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Originally Posted by Neric007 View Post
Yeha but believe it or not they were built in the XVIIth century prior to Haussman (though that doesn't mean they should not be preserved). An interesting thing is also that those exact buildings were meant to be destroyed at the begining of the century to make space for a building built by the same architect (Sauvage) that made the building facing the Seine.
Well, that makes them even more precious then.
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Old February 21st, 2015, 11:31 AM   #7431
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Originally Posted by nenad_kgdc View Post
That building should have 3 more floors, if stay like this it`s horrible, leaving the ugly gap between nearby buildings.
At least the gap reminds us that behind the joyless, grey limestone of Parisian front walls, there is also some colourful bricks. Beside that, it is quite an ugly gap.

Quote:
Originally Posted by alexandru.mircea
They were, according to Street View from 2008: https://www.google.fr/maps/@48.86011...1T000000?hl=en
That is not Haussmanian at all. Limestone and cast iron balustrades are not the signature of Haussman, but were fashionable at the time, and that is why Haussmanian style uses them.

EDIT : On the same street, this https://www.google.fr/maps/@48.86055...1T000000?hl=en
looks Haussmanian (7 storeys, long continuous balconies on the 3rd and 6th but none on the 1st, 4rth and 5th. 1st story is very simple and with low ceiling, mansard roof, continuity of the horizontal lines throughout the block).

Last edited by Gwathanaur; February 21st, 2015 at 11:43 AM.
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Old February 21st, 2015, 12:18 PM   #7432
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Originally Posted by Neric007 View Post
Yeha but believe it or not they were built in the XVIIth century prior to Haussman (though that doesn't mean they should not be preserved).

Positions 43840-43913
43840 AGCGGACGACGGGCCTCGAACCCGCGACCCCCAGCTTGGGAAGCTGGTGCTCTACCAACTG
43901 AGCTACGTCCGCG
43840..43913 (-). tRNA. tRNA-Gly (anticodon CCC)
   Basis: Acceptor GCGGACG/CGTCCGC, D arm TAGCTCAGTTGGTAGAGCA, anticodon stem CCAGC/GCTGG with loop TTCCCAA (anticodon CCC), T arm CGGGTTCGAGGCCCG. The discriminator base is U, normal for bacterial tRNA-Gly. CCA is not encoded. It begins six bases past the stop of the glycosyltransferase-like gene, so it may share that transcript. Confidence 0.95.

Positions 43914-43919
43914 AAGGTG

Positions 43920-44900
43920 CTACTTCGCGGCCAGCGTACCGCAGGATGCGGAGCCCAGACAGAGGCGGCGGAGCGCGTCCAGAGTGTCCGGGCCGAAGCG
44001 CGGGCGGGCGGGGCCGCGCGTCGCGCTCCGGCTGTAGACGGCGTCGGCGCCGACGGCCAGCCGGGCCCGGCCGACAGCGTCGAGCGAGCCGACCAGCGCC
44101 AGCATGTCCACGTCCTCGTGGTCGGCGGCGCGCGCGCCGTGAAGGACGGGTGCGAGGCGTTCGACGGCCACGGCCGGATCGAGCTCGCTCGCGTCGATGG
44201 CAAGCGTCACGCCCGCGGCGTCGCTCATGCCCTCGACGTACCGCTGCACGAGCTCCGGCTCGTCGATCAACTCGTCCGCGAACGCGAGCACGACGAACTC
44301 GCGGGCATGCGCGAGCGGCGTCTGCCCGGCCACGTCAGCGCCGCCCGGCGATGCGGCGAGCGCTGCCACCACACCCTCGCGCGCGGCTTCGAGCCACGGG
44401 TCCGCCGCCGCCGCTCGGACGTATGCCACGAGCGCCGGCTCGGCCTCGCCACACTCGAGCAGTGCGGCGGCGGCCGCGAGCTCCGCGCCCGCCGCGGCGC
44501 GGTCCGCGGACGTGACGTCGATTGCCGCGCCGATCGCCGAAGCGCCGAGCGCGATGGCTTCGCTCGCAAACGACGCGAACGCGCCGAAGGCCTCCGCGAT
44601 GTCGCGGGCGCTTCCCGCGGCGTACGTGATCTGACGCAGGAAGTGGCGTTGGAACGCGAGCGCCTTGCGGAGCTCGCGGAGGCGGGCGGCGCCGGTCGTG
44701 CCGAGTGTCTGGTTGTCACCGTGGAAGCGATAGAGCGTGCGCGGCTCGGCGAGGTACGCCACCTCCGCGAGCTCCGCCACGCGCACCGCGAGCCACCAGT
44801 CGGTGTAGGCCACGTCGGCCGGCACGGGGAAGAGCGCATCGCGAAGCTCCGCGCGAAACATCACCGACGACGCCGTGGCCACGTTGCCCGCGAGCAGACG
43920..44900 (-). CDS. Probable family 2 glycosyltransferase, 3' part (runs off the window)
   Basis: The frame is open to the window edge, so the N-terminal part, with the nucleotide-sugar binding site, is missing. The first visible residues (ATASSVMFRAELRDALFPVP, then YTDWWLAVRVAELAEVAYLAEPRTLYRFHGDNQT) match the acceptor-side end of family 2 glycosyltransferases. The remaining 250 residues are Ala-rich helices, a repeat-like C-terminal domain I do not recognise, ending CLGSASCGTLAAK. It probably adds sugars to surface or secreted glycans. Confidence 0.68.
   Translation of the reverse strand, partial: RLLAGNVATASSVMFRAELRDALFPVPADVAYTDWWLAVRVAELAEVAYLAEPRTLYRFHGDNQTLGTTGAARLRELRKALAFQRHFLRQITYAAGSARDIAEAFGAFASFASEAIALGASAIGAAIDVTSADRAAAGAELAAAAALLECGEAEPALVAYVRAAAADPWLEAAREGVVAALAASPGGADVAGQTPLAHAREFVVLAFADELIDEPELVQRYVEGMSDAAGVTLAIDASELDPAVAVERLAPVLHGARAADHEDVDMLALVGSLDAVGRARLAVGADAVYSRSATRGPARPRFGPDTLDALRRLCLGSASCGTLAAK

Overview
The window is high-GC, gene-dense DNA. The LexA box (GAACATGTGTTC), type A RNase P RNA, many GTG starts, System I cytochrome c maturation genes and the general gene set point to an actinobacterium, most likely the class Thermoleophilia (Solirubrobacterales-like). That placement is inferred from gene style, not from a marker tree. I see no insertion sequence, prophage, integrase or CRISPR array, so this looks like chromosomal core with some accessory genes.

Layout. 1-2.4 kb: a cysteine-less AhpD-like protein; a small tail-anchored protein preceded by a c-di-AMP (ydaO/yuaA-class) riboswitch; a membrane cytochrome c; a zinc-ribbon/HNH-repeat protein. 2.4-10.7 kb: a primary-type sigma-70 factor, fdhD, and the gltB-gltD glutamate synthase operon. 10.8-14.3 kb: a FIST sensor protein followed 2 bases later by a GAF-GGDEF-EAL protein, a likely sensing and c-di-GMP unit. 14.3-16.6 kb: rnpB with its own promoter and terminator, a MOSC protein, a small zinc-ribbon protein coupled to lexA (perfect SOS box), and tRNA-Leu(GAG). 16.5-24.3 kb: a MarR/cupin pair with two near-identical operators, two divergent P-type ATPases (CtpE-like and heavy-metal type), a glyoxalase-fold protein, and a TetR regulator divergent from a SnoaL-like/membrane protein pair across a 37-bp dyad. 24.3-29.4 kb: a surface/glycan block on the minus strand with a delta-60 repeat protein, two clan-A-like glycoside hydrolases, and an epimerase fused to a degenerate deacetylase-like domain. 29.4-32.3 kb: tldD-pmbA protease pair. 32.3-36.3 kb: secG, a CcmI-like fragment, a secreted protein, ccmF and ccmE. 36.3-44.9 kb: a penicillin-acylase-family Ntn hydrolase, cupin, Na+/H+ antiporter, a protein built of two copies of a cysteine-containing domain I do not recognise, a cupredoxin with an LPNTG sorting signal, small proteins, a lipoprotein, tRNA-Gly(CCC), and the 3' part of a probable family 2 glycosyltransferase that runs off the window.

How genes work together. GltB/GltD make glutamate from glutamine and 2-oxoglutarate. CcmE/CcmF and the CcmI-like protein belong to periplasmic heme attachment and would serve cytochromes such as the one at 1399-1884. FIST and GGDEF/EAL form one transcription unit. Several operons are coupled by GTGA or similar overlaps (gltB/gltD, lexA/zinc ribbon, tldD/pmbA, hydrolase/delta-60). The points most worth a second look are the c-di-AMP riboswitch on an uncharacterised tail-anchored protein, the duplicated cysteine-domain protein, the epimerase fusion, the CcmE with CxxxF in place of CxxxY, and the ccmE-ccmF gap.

Absolutely not regarding the ones pointed out by Alexandru located (and aligned ) along rue de Rivoli.. (street which didn't exist back in the XVIIth century, as you already know I presume, since this part of the street was created/constructed between 1853 and 1856, i.e. during the Second Empire and the Haussmann's works).

Actually, the XVIIth century buildings you're referring to, were the ones located in the same block but along rue de la Monnaie and rue Baillet.


Quote:
Originally Posted by Gwathanaur View Post
That is not Haussmanian at all.
Yes it is! Those buildings are even built in a pure Second Empire style (commonly known as Haussmannian style ).
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Last edited by parcdesprinces; February 21st, 2015 at 12:32 PM.
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Old February 21st, 2015, 01:42 PM   #7433
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Quote:
Originally Posted by Gwathanaur View Post
At least the gap reminds us that behind the joyless, grey limestone of Parisian front walls, there is also some colourful bricks. Beside that, it is quite an ugly gap.
YOU are truly joyless

Quote:
Originally Posted by Gwathanaur View Post
At least the gap reminds us that behind the joyless, grey limestone of Parisian front walls, there is also some colourful bricks. Beside that, it is quite an ugly gap.


On the same street, this https://www.google.fr/maps/@48.86055...1T000000?hl=en
looks Haussmanian (7 storeys, long continuous balconies on the 3rd and 6th but none on the 1st, 4rth and 5th. 1st story is very simple and with low ceiling, mansard roof, continuity of the horizontal lines throughout the block).
That does not look Hausmannian at all tbh.
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Old February 21st, 2015, 03:07 PM   #7434